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dc.contributor.authorWhittington, Lisa Michel'e
dc.date.accessioned2014-11-21T05:30:13Z
dc.date.available2014-11-21T05:30:13Z
dc.date.issued2014-05
dc.identifier.otherwhittington_lisa_m_201405_edd
dc.identifier.urihttp://purl.galileo.usg.edu/uga_etd/whittington_lisa_m_201405_edd
dc.identifier.urihttp://hdl.handle.net/10724/30723
dc.description.abstractThis study focuses on seven urban art teachers and their experiences in disadvantaged schools and examines three questions: How were these art teachers prepared for urban environments? What are the behaviors and attitudes of these urban art teachers? Does art teacher preparation match the behavior and attitude of these urban art teachers? The intent of this research was to focus on art teacher preparation for urban schools, but revealed a series of conditions and agency that hinder urban art teachers from providing high quality art experiences for at-risk students—conditions and agency that may drive art teachers to abandon at-risk populations. The findings show that agencies designed to assist these urban art teachers, instead, pushed them into the margins. It was found, that each of these teachers, solely created a phenomenon of resilience and dedication while working with little to zero support. Some of these teachers were intimidated by their administrators, and independently sought ways to provide the necessary instructional materials and supplies for their students-- often using personal resources and surrogate materials to deliver art instruction to their at-risk students. This study relied upon Critical Theory and used art-based research to provide data for this study. All administrators would not agree to their art programs being studied, therefore, classroom observations were eliminated from this research. Consequently, this research had to primarily rely upon the narratives of seven art teachers, and narrative poetry created by the researcher. The researcher, also an urban art teacher, included an autoethnography of her experiences growing up at-risk, and working in disadvantaged environments. The U.S. Secretary of Education, Arne Duncan, and the U.S. Director of School Achievement, Monique Chism, wrote letters to school administrators and state Title I facilitators requesting their support for art teachers in disadvantaged populations all over the country. These letters demonstrate a conflict of attitudes and support for art education in at-risk environments—ironically-- while the data from a longitudinal study by the National Endowment of the Arts (2012) of more than (n=15,000) at-risk students-- validate the benefits of high quality art experiences, as well as the consequences of low art experiences of at-risk students. The urban art teacher is positioned in the center of this struggle which alters their behaviors and their attitude as this study suggests.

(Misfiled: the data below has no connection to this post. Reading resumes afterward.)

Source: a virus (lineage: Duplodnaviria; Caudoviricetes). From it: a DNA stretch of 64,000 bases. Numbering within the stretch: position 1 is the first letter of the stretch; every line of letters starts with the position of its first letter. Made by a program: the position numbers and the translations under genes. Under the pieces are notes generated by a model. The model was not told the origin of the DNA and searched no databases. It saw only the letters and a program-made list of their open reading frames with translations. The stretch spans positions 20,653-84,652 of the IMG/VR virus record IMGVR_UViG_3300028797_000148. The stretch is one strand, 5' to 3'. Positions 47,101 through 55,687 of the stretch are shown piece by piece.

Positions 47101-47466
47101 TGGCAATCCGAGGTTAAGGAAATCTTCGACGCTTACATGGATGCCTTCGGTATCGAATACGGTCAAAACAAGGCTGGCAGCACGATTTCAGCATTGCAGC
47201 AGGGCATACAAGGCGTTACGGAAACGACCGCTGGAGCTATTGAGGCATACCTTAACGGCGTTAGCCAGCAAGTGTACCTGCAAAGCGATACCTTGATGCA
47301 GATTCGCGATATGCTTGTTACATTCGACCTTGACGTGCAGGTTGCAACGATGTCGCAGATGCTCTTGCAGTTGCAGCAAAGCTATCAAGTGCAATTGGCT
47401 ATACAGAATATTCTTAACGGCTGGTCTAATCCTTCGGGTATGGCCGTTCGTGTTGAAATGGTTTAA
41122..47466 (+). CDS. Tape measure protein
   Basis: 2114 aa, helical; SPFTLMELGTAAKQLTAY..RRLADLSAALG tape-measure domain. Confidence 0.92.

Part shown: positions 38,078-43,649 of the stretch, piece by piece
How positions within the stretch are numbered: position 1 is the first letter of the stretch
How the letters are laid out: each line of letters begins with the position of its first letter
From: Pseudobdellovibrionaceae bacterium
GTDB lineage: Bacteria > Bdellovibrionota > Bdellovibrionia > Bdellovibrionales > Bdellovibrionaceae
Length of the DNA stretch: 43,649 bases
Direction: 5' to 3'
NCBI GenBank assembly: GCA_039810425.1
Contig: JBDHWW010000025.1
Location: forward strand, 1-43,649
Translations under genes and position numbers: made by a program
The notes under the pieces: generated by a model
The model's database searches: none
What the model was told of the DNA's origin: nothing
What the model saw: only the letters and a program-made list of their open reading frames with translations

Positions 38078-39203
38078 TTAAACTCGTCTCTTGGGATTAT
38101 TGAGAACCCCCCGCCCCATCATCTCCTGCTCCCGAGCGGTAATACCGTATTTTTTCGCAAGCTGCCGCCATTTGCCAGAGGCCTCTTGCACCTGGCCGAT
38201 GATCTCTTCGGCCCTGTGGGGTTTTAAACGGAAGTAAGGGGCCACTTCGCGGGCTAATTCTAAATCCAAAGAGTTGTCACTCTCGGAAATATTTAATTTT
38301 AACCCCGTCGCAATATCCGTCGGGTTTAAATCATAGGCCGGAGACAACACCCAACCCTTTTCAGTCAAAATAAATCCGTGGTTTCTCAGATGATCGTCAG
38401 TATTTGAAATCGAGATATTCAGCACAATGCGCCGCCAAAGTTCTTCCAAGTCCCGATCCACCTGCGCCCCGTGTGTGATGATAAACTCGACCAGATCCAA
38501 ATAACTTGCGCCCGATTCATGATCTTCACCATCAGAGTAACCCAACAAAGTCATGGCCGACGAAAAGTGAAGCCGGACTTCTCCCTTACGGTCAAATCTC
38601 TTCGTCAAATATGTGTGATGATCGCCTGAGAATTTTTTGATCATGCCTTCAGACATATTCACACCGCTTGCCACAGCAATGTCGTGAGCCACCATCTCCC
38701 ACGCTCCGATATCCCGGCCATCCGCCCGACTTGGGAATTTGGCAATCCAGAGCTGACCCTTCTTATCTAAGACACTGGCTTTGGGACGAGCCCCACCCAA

dc.languageeng
dc.publisheruga
dc.rightspublic
dc.subjectArt Education, Art Teachers, Arts Based Research, Arts Gap, Arts Opportunity Gap, At-Risk, At-Risk Art, Autoethnography, Critical, Critical Theory, Education, Environment, Ethnography, Ethnographic Poetry, Marginalized, Narratives, Narrative Inquiry, Narrative Poetry, Poetry, Portraiture, Qualitative, Research Poetry, Resilient, Resiliency, Resourceful, Social Justice, Street Art, Subjugated, Teacher Voice, Teacher Preparation, Title I, Title I and the Arts, Underserved Populations, Urban, Urban Art Education, Well-Rounded Education
dc.titleTeach me how to urban
dc.title.alternativethe preparedness of art teachers for urban environments
dc.typeDissertation
dc.description.degreeEdD
dc.description.departmentArt
dc.description.majorArt Education
dc.description.advisorCarole Henry
dc.description.committeeCarole Henry
dc.description.committeeRichard Siegesmund
dc.description.committeeJudith Preissle
dc.description.committeeTracie Costantino


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